On Understanding Money

Martin Shubik

Published: March 2001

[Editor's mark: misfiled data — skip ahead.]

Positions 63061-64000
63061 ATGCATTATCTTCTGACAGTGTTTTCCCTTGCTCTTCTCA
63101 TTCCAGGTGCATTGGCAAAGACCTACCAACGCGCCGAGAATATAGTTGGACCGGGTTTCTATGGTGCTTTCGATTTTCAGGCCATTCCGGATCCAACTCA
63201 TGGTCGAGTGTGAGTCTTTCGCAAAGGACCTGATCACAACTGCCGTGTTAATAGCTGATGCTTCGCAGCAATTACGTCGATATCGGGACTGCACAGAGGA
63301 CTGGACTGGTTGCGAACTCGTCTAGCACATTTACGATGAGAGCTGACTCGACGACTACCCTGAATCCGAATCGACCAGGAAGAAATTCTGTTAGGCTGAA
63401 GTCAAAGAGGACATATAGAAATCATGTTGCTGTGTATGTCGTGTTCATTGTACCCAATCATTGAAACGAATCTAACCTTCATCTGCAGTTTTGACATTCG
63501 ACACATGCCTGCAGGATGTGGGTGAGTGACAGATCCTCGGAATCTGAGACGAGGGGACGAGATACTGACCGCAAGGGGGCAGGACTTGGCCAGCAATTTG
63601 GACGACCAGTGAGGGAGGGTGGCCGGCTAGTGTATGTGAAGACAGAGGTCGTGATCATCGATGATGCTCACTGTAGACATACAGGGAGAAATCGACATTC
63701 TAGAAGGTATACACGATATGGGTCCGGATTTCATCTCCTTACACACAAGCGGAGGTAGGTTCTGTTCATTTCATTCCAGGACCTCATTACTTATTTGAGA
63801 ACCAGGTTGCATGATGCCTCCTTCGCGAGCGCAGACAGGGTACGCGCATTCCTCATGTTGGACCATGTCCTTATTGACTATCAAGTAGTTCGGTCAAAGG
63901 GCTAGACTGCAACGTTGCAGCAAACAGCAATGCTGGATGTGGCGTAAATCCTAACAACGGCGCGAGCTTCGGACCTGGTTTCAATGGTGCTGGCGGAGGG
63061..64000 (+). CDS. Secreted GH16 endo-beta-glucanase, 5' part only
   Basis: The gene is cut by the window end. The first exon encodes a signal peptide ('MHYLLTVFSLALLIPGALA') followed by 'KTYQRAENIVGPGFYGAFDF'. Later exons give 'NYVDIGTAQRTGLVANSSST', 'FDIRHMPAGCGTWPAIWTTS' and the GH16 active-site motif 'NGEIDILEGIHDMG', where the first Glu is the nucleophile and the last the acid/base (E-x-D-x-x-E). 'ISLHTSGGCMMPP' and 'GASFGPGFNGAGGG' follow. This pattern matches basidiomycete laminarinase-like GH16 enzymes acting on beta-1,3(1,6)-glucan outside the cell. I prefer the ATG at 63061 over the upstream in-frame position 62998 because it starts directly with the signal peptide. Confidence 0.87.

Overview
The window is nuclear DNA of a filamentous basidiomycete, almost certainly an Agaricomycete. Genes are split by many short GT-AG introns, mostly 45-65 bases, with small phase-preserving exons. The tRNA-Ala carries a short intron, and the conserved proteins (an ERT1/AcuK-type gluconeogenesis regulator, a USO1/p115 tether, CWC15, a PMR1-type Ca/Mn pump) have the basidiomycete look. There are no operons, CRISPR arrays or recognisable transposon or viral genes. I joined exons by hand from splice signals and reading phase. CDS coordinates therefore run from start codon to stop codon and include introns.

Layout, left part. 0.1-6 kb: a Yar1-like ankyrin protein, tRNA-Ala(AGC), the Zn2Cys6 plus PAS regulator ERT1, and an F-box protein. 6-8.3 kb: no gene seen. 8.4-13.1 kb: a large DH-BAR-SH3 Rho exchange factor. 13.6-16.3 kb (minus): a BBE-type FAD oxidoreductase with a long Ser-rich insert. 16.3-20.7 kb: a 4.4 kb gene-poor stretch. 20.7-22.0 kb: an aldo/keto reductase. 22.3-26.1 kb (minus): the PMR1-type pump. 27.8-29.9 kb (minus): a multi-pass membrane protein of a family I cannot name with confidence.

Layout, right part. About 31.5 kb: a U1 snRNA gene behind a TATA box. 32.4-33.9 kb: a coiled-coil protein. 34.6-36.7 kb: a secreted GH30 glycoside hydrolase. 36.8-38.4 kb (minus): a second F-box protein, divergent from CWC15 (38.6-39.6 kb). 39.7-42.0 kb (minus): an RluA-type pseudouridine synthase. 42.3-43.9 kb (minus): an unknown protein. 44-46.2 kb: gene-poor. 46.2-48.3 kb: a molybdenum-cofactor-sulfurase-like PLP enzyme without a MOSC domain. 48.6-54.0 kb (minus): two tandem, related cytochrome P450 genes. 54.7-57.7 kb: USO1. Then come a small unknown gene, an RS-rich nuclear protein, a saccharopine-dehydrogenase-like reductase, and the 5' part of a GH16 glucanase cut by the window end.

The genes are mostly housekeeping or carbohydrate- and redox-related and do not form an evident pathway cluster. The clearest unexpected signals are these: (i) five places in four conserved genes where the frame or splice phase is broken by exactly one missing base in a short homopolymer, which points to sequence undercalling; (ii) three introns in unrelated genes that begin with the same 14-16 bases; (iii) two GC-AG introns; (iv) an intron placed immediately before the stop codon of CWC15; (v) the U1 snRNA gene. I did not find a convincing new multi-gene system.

Fiat money is a creation of both the state and society. Its value is supported by expectations which are conditioned by the dynamics of trust in government, the socio-economic structure and by outside events such as wars, plagues or political unrest. The micro-management of a dynamic economy is not far removed in difficulty from the micro-management of the weather. However, money and the financial institutions and instruments of a modern economy provide the means to influence expectations and bound behaviour. The control of the fiat money supply, together with rules on the granting of credit and the bankruptcy, default and reorganisation rules are public services. They provide lower and upper bounds for the price level in the economy. They also determine the innovation rate of the economy. An innovation may be regarded as an economic mutation; the less costly failure is, the more likely an innovation will be risked.

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